Allowing cigar lounges to operate in Alberta while public cannabis consumption continues to be restricted is the government pandering to the “old boys club,” says the president of one cannabis store.
An exemption included in The Tobacco, Smoking and Vaping Reduction Act and Regulation allows for an indoor area where cigars can be smoked if ventilation requirements and room specifications are met and there’s no access for minors. No services, including cleaning, are allowed in the cigar lounge during operation.
If the government was going to do a thorough review of smoking regulations, cannabis lounges should have been part of the conversation, argues Danielle French, president of Enlightened Herb Cannabis.
But that’s not what happened.
“They have appeared to only have considered cigar lounges, so one has to ask themselves why? Who smokes cigars? Well, stereotypically it’s older white men who have money to afford such luxuries,” French continues in an email to Mugglehead.
“The optics of this decision that only benefits cigar lounges speaks quite clearly to me of what appears to be the [United Conservative Party’s] M.O. throughout their whole term so far — that they do what is best for them and pander to their ‘old boys club’ cronies at the expense of everyone else.”
French backs up her point with data.
According to Statistics Canada, only five per cent of young adults (age 20–24) reported smoking cigars within a 30-day period, when asked in 2019. It drops to three per cent for adults over 25. Smoking any type of cigar was more common among men (four per cent) than women (one per cent).
In contrast, the agency’s data from the same year shows 51 per cent of young adults reported consuming cannabis in some capacity over a 12-month period. For people 25 and over, the number drops to 21 per cent. Similarly, more men (29 per cent) reported cannabis-use than women (21 per cent).
“So why would the UCP go out of their way to instill a regressive public health policy that only benefits 3 per cent of the population? My guess, which feels like an obvious conclusion, is because the majority of those that it benefits are UCP supporters and/or the UCP members themselves,” French continues.
A health ministry spokesperson confirms the amendment will only apply to cigars in such lounges.
“The Tobacco, Smoking and Vaping Reduction Act and Regulation specifically prohibits smoking and vaping in a wide variety of public spaces and workplaces, in alignment with restrictions on where Albertans are prohibited for smoking or vaping cannabis.”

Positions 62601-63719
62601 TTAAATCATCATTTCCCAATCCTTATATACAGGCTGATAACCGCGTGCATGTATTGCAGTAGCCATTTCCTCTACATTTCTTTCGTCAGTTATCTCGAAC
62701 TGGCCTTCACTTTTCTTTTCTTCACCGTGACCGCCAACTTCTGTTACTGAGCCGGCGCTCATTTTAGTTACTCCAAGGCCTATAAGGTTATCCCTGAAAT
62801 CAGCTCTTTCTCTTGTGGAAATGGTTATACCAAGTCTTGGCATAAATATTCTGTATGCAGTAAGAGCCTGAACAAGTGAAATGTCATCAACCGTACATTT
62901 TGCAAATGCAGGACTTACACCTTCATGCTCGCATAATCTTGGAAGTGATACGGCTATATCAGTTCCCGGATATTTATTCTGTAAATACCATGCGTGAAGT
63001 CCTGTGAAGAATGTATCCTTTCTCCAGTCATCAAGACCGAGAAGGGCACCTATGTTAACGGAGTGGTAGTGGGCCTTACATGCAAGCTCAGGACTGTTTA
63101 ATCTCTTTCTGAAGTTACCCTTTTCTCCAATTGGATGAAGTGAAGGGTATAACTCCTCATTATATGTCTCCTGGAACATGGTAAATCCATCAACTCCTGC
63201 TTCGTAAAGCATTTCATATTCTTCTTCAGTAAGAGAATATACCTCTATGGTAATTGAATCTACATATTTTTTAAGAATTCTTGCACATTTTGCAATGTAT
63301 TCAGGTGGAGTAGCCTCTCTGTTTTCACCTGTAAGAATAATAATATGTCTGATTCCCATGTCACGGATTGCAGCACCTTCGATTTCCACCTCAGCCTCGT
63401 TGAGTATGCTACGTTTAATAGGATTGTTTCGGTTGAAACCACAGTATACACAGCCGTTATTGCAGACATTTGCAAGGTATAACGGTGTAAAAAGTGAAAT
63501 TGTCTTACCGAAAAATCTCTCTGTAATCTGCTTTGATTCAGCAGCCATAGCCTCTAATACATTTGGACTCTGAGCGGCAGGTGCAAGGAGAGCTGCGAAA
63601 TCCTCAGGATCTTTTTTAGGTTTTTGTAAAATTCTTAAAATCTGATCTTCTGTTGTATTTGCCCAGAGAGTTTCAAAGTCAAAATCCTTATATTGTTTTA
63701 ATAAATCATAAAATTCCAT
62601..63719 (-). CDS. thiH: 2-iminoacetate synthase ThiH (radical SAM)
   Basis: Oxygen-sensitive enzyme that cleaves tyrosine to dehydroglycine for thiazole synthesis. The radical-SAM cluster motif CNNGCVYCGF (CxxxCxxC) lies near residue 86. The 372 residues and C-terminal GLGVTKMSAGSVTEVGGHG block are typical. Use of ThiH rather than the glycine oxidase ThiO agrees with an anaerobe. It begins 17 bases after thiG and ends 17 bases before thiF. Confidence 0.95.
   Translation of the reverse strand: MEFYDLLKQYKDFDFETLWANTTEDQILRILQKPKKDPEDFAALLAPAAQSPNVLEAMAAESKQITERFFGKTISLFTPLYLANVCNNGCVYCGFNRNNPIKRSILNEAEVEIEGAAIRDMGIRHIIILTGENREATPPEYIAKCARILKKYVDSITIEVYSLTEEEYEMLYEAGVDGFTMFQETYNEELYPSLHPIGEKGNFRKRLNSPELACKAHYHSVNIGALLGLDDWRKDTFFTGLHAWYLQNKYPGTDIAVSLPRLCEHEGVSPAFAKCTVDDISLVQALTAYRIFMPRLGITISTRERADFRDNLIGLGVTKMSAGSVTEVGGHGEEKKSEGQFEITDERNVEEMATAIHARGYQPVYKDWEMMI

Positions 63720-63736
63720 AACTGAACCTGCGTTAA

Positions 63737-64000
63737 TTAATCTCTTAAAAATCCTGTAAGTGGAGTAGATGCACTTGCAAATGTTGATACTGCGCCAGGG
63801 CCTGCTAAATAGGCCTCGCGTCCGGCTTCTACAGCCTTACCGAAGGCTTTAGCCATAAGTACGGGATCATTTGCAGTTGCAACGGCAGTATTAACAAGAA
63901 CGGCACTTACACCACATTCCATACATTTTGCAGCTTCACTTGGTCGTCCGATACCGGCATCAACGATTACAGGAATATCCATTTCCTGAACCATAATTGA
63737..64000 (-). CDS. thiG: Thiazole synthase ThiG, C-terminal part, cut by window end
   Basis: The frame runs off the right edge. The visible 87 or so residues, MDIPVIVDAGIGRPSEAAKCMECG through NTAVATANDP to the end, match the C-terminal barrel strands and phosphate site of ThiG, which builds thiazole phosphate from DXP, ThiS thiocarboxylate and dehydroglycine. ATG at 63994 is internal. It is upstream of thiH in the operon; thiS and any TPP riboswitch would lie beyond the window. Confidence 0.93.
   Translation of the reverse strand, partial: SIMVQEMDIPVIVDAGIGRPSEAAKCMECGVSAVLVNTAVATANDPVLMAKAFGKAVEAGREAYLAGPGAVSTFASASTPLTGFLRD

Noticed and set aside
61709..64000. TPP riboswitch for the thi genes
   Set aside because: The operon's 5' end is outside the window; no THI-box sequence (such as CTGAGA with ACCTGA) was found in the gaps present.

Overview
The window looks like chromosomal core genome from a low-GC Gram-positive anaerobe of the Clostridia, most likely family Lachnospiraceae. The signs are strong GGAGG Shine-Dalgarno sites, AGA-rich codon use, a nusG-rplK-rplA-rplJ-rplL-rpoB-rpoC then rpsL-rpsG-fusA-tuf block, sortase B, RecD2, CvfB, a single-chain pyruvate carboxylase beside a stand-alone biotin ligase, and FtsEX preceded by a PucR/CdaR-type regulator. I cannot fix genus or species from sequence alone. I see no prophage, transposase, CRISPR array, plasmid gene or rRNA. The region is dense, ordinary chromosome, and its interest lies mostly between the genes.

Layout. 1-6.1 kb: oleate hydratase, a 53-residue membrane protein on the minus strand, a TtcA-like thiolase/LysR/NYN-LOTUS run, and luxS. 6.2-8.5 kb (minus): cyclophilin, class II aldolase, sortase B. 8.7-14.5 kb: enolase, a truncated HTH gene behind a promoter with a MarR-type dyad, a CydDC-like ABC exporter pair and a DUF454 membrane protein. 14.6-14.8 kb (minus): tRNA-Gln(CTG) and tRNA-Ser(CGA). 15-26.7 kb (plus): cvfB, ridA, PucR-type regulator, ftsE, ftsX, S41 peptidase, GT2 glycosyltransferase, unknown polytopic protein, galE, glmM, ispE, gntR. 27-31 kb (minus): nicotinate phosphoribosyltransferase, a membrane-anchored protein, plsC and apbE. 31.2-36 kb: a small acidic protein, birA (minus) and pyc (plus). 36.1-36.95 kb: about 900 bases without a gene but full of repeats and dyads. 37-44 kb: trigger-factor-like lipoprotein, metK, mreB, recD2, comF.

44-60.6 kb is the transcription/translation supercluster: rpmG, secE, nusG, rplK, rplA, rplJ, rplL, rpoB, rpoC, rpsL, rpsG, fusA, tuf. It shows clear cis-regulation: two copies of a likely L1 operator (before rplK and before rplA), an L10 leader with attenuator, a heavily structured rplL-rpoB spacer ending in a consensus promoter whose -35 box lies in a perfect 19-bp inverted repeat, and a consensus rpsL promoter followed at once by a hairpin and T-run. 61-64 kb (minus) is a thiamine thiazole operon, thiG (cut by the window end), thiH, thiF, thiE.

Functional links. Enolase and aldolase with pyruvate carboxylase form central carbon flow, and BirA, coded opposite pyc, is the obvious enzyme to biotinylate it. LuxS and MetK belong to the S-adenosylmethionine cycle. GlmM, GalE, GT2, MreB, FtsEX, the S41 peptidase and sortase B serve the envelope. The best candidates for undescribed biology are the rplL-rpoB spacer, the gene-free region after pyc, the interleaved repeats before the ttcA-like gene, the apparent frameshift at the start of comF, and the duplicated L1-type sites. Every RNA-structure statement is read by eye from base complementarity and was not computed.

In Calgary, smoking weed in public can still bring a fine
In Calgary, smoking weed in public could result in a $100 fine under city bylaws, but as long as a cigar lounge doesn’t serve food and drink and the lounge is up to par, smoking cigars indoors will be permitted.
No designated cannabis consumption areas have been approved by Calgary city council.
The health ministry noted a cigar lounge is already operating in Alberta, which is on First Nation land and CBC reports is the only such lounge operating outside of Quebec.
“These new regulations are strict and fair – they level the field for other business owners who wish to attract adults who smoke cigars, while protecting their staff and other patrons from second-hand smoke,” the ministry of health email continues.
Alberta’s new bill, which passed last June, was designed to bring restrictions on vaping products in line with anti-smoking legislation. The cigar lounge exemption was approved by cabinet this June 23.
The regulatory changes take effect July 31.
The City of Edmonton had looked at allowing edibles-only consumption lounges prior to the pandemic.
This year, several U.S. states have adopted new cannabis laws, which include permitting consumption lounges.
Nevada, for instance, now allows two types of consumption lounges for pot smokers to enjoy their weed indoors.
Read more: Nevada allows weed consumption lounges
Indoor public cannabis consumption has yet to be permitted in Canada, though smoking is the most popular way weed is consumed, according to Statistics Canada.
However, Vancouver’s New Amsterdam Cafe has been operating outside federal law since it opened in 1988. Non-profit compassion society the Victoria Cannabis Buyers Club deems its on-site consumption space as essential to its operations, but it temporarily shut down the space during the pandemic.
Cannabis lounges are already legal in California, Alaska and some U.S. cities.